The local dive bar has already served a two-day suspension in March, and currently has three impending suspensions remaining in 2015. Mary Ann’s will be closed from Sept. 21-23, and for a five-day period, as well as a one-day period, that have yet to be determined by the Boston Licensing Board.
“When you get cited time after time, and the reports are showing Boston College student, Boston College student, Boston College student, you have to do something about this,” said Thomas Keady, BC’s vice president of government and community relations.
The Boston Licensing Board has recently taken initiative to crack down on underage drinking across the city. For more than a century, the board that controls the liquor licenses in Boston had been appointed by the governor, but new legislation passed last year gave Mayor Martin J. Walsh, WCAS ’09, increased authority to replace the entire Boston Licensing Board with a new attitude toward underage drinking. Under the previous administration, the board issued fewer citations, and, in many cases, bars could freely choose their own dates of suspension.
The new board has cited Mary Ann’s for overcrowding, service and sale to minors, minors in possession of alcohol on the premises, failure to maintain a line outside of the premise, and a bolted fire exit in the basement. The bar was also suspended for a total of six days in 2014 for serving alcohol to minors.
In response to a hearing with the Boston Licensing Board on April 7 over two citations of minors in possession of alcohol on the premises, Mary Ann’s announced the next day that it would tighten up its security on fraudulent and fake IDs. According to files from the Boston Licensing Board, Mary Ann’s attorney David Eisenstadt wrote to the board on April 8, announcing the start of the bar’s new identification policy: “Effective immediately, Maryanne’s [sic] will not accept out of state licenses as proof of age,” he said. “The establishment will only accept valid Massachusetts drivers’ licenses, passports or military IDs.”
Mary Ann’s purchased an updated license scanner in April in order to specifically target fake out-of-state id’s. Additionally, there is a new machine that takes photos to help identify bar goers. According to the City of Boston Licensing Board Docket Sheet, Mary Ann’s has not been cited for an official violation since April, though the bar is still awaiting its pending suspension dates.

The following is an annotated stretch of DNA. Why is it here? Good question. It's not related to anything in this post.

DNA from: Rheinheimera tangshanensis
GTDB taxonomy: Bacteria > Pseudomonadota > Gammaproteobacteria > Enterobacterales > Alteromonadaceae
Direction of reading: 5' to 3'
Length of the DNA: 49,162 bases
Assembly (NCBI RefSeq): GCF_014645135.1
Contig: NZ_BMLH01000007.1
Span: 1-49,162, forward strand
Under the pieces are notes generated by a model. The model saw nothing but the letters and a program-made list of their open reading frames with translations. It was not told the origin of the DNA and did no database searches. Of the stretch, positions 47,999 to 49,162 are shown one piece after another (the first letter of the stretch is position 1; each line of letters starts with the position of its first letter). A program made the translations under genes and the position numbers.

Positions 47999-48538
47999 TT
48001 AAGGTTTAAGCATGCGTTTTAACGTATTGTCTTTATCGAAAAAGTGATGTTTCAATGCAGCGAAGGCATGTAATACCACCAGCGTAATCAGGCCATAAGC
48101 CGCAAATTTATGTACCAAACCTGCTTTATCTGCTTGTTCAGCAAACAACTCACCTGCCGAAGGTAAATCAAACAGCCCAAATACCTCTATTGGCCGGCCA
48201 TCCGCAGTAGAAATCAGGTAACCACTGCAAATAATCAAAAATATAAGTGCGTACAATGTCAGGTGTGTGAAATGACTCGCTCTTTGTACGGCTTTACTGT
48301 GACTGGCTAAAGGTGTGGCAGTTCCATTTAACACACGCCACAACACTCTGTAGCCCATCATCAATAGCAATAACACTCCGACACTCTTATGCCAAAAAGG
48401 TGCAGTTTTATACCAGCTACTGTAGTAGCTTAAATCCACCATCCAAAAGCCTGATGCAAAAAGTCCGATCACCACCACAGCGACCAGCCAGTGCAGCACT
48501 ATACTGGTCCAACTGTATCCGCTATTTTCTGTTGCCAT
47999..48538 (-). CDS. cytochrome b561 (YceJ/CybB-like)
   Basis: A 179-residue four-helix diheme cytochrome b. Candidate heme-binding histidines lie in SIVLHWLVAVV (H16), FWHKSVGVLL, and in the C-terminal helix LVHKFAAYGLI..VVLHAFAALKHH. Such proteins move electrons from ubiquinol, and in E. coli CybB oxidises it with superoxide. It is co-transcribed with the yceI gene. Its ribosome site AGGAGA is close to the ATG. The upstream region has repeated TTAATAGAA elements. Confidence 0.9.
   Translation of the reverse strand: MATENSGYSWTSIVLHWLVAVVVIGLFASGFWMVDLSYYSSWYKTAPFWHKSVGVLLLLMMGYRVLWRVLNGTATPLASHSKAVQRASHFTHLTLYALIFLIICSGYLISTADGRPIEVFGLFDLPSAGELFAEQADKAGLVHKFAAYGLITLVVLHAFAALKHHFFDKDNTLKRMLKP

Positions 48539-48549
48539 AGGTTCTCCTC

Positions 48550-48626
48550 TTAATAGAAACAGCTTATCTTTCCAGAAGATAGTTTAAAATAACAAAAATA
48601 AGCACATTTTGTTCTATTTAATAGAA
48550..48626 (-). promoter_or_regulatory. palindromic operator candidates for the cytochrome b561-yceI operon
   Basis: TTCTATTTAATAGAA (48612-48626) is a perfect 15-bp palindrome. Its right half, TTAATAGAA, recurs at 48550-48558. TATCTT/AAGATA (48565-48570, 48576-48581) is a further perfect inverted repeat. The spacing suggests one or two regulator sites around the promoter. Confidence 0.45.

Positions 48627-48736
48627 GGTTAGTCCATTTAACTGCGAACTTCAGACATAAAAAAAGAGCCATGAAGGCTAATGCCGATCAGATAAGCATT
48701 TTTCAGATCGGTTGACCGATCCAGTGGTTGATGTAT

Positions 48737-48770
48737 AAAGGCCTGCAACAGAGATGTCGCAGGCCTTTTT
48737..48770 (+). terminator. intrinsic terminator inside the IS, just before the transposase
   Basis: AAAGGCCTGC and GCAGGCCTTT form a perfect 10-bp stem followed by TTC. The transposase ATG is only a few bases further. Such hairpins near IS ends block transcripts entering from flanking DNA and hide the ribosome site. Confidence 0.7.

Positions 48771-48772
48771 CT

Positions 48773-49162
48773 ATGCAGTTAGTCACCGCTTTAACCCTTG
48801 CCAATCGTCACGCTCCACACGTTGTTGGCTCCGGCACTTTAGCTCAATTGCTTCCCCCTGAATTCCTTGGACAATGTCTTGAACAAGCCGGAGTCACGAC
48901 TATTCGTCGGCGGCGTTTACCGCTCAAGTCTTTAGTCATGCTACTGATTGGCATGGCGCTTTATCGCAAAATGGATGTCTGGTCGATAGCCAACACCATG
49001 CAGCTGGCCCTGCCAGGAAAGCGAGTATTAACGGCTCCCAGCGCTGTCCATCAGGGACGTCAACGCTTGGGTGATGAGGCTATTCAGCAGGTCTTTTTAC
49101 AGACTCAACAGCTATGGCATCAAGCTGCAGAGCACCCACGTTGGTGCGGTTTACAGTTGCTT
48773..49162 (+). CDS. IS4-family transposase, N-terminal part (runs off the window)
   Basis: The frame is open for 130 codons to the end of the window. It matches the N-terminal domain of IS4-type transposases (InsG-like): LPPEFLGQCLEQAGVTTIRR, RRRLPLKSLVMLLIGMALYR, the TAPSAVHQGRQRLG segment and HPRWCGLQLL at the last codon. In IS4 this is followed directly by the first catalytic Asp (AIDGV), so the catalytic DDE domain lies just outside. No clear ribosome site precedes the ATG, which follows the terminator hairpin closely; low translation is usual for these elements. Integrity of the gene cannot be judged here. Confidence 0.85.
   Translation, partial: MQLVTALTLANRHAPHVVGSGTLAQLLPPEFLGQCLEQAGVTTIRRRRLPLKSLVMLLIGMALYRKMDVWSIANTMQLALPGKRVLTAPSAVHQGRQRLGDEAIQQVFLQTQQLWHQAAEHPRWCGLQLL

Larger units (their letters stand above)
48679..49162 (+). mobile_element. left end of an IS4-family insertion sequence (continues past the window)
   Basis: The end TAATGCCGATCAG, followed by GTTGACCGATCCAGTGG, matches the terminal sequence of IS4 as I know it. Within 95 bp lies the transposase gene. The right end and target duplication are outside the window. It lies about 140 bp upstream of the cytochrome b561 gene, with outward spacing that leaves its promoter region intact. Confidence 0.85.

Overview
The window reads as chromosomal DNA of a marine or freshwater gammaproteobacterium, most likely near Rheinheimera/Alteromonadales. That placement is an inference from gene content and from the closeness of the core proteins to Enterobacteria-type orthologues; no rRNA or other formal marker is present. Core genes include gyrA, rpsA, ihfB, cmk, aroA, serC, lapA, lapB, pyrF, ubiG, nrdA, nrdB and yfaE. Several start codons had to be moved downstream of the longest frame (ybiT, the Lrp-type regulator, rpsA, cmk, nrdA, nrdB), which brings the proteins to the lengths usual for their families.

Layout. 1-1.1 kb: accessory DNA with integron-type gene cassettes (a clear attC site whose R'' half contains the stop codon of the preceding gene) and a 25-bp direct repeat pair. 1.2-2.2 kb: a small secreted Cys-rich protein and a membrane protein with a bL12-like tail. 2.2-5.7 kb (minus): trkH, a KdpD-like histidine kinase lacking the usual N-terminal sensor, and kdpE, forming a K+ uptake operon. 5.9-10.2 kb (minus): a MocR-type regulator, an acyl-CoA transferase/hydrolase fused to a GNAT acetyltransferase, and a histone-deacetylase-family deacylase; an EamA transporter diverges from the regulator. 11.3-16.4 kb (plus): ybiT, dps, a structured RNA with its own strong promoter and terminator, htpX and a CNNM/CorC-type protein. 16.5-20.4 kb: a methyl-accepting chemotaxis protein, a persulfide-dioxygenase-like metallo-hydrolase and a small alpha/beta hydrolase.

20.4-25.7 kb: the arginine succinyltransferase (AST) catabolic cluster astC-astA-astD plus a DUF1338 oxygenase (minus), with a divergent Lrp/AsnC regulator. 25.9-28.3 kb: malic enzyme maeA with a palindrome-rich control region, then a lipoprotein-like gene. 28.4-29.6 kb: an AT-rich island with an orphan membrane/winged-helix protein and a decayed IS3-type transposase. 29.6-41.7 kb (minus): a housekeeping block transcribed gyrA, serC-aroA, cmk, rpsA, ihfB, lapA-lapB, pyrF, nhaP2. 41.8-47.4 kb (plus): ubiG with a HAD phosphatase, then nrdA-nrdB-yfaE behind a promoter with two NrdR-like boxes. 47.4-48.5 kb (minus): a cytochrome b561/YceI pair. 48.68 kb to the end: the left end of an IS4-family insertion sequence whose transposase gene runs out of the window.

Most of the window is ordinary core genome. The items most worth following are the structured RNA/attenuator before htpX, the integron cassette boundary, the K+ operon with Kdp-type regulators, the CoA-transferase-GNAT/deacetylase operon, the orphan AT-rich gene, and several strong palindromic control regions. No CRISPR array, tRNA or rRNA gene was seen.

“Underage drinking is a problem across the city,” Keady said. “People will go places where they think that they can be served, and unfortunately Mary Ann’s is one of those locations that has drawn a lot of attention.”
This past spring, local residents of the community, Boston police officers, BCPD officers, and BC officials all converged at a community meeting to discuss many of the concerns over the future of Mary Ann’s. Eva Webster was one of a handful of local residents that attended the hearing and described how many community members were very upset about what happens after the bar closes. According to the agreement with the Licensing Board, Mary Ann’s closes at 2 a.m. and all patrons must be out of the bar by 2:30 a.m. Webster voiced her concerns that people were flooding out of the bar and into the neighborhoods of Brighton, and local residents have seen multiple instances of public urination, loud noise, and fights breaking out well passed closing hour.
The future of the popular dive bar could be in jeopardy if the suspensions continue and local community members remain unhappy. Keady explained that if underage drinking keeps resurfacing at Mary Ann’s, there is a possibility that the bar could be closing earlier.
“They have to look at their 2 a.m. license,” he said. “If they keep doing what they are doing, they could roll it back.”
In a much worse scenario for the bar, Keady explained that if the citations escalate and 25 residents feel strongly enough to petition the Boston Licensing Board to suspend Mary Ann’s license permanently, the Board could act and take the initial steps to potentially end the bar’s longtime presence in Cleveland Circle.
“I think people are just fed up,” he said.
Featured Image by John Wiley / Heights Editor